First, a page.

Palm trees are some of the most iconic warm-weather vegetation with their distinctive trunks and gorgeous green foliage. Many people keep palm trees because they take root quickly, require little effort, and make a statement in any setting.
However, concerns arise when those gorgeous green fronds unexpectedly fade. Read on to learn everything you need to know about palm tree leaves turning yellow and how to fix it!
Palm trees are evergreens in zones 10 and 11, so seeing the leaves fade to yellow can be concerning. But yellowing leaves may be completely normal as part of the palm’s natural life cycle.
The evergreen label can be a bit confusing because it suggests that the plants are always green. However, many evergreens have leaves or needles that turn yellow, then brown as they age and dry up. It’s a normal process that allows mature fronds to fade and new ones to emerge.
There are, however, a few reasons why this yellow tone may appear that are not related to that natural process. Below, we will take a look at the reasons a palm tree’s leaves may turn yellow or even brown, so you can diagnose the problem and take action if needed.
Several external factors can cause palm tree leaves to turn yellow, including:
- Too much or too little water
- Nutrient deficiency
- Excessive fertilizer
- Cold or sun damage
- Pests, like spider mites and aphids
- The shock from a transplant
Thankfully, most of these situations are correctable. With a few minor adjustments and a little patience, your palm tree will have green leaves once again.
Indoor palm trees are a little different because they are more protected. That said, indoor palms can face many of the same issues as outdoor varieties. They still need sufficient food and water and can develop pests and diseases. Indoor palms can also be yellow if they don’t get enough sunlight, warmth, or humidity.
How do you know why your palm tree leaves are turning yellow? Some issues are apparent, like bone dry soil and pests, but others require a little more effort to diagnose, like a nutrient deficiency.
Palm trees love water and prefer moist soil, but not to the point where it’s drowning. It’s easy to tell if the soil is too dry because you’ll notice cracks in the ground around the tree. Keep the soil moist without creating mud or pools of water.
When you first transplant a palm, it’s important to water it every day for the first week or so and then back off.
Watering mature palms depends on the climate and how much rain you get. Drier areas might require daily watering to ensure your palm gets what it needs while humid, tropical climates might only require watering every few days.
If you’re struggling with determining whether or not your palm needs water, a soil probe might help you.
Applying too much fertilizer to palm trees can burn out and weaken the palm’s trunk. Not only does this cause the palm tree leaves to turn yellow, but it also leaves them susceptible to diseases and infestations.
Palms require a slow-release fertilizer during the growing season. Begin the first application in March and apply again every 2-3 months as the growing season progresses.
For steady growth and those all-important lush green fronds, ensure you use a fertilizer with a higher ratio of nitrogen and potassium compared to phosphorus.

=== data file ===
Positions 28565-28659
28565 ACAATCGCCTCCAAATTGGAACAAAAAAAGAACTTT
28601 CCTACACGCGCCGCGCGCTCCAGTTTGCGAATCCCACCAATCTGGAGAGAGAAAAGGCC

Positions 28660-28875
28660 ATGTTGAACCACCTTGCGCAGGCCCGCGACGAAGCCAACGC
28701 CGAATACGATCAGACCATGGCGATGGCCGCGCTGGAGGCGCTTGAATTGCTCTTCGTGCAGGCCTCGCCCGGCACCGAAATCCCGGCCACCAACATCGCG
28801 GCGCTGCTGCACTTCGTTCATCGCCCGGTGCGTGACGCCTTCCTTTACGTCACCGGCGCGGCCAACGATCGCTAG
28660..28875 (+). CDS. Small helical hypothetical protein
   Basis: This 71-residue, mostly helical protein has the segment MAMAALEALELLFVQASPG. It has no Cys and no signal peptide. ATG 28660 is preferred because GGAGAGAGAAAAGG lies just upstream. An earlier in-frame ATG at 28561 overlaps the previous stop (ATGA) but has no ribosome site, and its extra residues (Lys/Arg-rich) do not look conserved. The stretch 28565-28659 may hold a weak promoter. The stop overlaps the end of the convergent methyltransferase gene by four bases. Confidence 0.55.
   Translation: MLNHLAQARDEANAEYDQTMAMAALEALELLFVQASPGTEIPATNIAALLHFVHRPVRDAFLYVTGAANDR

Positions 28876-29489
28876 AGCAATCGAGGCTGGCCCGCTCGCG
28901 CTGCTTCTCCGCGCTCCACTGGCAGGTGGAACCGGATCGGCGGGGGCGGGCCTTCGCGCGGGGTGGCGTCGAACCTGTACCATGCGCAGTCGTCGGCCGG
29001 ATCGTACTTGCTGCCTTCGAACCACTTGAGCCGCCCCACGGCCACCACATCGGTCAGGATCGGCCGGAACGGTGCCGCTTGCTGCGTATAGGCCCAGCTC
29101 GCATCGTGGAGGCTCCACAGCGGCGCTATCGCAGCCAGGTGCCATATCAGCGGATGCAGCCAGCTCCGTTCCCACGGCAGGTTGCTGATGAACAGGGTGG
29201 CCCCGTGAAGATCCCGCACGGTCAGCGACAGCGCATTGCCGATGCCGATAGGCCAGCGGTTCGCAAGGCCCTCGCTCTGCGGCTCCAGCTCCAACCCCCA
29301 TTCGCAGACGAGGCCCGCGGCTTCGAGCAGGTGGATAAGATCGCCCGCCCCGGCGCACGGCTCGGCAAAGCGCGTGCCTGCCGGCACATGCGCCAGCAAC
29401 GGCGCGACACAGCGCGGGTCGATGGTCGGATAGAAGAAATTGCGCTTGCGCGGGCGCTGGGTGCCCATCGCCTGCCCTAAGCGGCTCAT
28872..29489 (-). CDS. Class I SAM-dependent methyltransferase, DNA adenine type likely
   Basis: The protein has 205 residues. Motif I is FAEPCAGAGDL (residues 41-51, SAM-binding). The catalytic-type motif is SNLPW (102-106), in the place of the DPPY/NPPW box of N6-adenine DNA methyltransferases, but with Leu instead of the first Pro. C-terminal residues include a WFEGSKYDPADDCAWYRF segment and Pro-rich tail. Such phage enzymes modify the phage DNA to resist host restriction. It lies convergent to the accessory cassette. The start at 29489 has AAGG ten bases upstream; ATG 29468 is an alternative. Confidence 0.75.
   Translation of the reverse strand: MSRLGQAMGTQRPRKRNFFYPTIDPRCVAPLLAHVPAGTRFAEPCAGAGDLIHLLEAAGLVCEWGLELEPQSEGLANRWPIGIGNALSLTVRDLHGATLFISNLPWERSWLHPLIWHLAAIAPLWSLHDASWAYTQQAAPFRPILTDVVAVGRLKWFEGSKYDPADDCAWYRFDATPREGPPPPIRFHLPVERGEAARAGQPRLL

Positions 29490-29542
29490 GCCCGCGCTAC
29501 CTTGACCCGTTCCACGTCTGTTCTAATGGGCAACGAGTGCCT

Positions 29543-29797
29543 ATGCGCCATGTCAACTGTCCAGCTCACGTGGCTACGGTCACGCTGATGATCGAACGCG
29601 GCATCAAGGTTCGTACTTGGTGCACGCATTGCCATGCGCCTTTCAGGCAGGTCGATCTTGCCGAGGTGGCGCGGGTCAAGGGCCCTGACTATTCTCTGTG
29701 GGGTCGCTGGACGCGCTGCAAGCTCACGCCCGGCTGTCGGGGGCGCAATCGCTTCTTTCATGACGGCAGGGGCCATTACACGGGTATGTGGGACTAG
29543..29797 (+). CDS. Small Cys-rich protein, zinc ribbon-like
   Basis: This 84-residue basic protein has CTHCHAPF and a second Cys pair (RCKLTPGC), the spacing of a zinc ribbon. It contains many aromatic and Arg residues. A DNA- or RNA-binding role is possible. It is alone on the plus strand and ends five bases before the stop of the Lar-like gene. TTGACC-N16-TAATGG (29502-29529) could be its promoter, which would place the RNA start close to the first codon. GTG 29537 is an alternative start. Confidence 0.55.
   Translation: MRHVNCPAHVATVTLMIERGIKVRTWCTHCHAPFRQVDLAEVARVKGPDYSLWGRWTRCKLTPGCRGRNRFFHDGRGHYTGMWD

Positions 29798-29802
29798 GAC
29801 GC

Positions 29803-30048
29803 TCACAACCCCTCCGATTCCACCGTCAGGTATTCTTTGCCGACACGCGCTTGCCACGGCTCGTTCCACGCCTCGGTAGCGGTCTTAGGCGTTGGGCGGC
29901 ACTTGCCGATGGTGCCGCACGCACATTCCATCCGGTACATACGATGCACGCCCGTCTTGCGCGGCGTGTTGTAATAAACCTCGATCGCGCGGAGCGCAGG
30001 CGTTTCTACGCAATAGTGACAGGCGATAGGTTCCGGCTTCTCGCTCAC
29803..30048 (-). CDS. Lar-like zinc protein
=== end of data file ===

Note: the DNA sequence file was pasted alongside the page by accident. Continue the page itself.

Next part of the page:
Avoid spreading fertilizer within two feet of the trunk or you risk burning it and damaging the tree.
Nutrient deficiencies in the soil can wreak havoc on palm trees. The most critical nutrients for any plant are Nitrogen, Potassium, and Phosphate, but they also need sufficient Iron, Manganese, and Magnesium.
You will be able to tell which nutrient is deficient by the yellowing pattern on the fronds.
- Iron deficiency causes the leaves to yellow while retaining the green veins.
- Low Nitrogen leads to strange yellowish-green leaves.
- Magnesium deficiencies turn the fronds a bright yellow, mostly at the tips.
- Insufficient Potassium leaves yellow spots, usually on the oldest leaves.
- Manganese deficiencies alter the appearance of the new leaves and turn the older ones brown.
Unfortunately, Phosphorus deficiencies provide no obvious indications. Using a soil test kit might be the only way to diagnose a Phosphorus deficiency
While yellowing and browning leaves might look unsightly, your palm tree needs them for valuable nutrients. Continually pruning a palm tree or removing yellow leaves can make the situation worse.
- Removing discolored leaves deprives the palm of residual nutrients in those leaves and makes the situation worse.
- Attempting to cut out diseased leaves to eradicate the problem can actually cause it to spread.
- Over-pruning to leave only green leaves can send the palm into shock and even trigger a nutrient deficiency.
Once leaves completely dry out, they turn completely brown and are safe to remove. If you need to prune leaves, it’s best to wait for spring. The leaves offer protection from the hot summer sun and any unexpected cold patches during winter.
Some experts suggest never pruning a palm tree, while others support occasional pruning to address hazards, like blocking a walkway. Most professionals agree that yellow leaves are necessary to maintain a palm’s health.
Palm tree leaves turning yellow might be an unsightly spectacle that leaves you clambering to remove them, but it’s best to leave them in place. If they aren’t dying of natural causes, it’s necessary to figure out why the fronds are fading and resolve the underlying issue.
While palm trees don’t require extensive or specialized care, you might need to take some extra steps on occasion. Knowing when and how to remedy yellowing leaves will help you keep them healthy longer.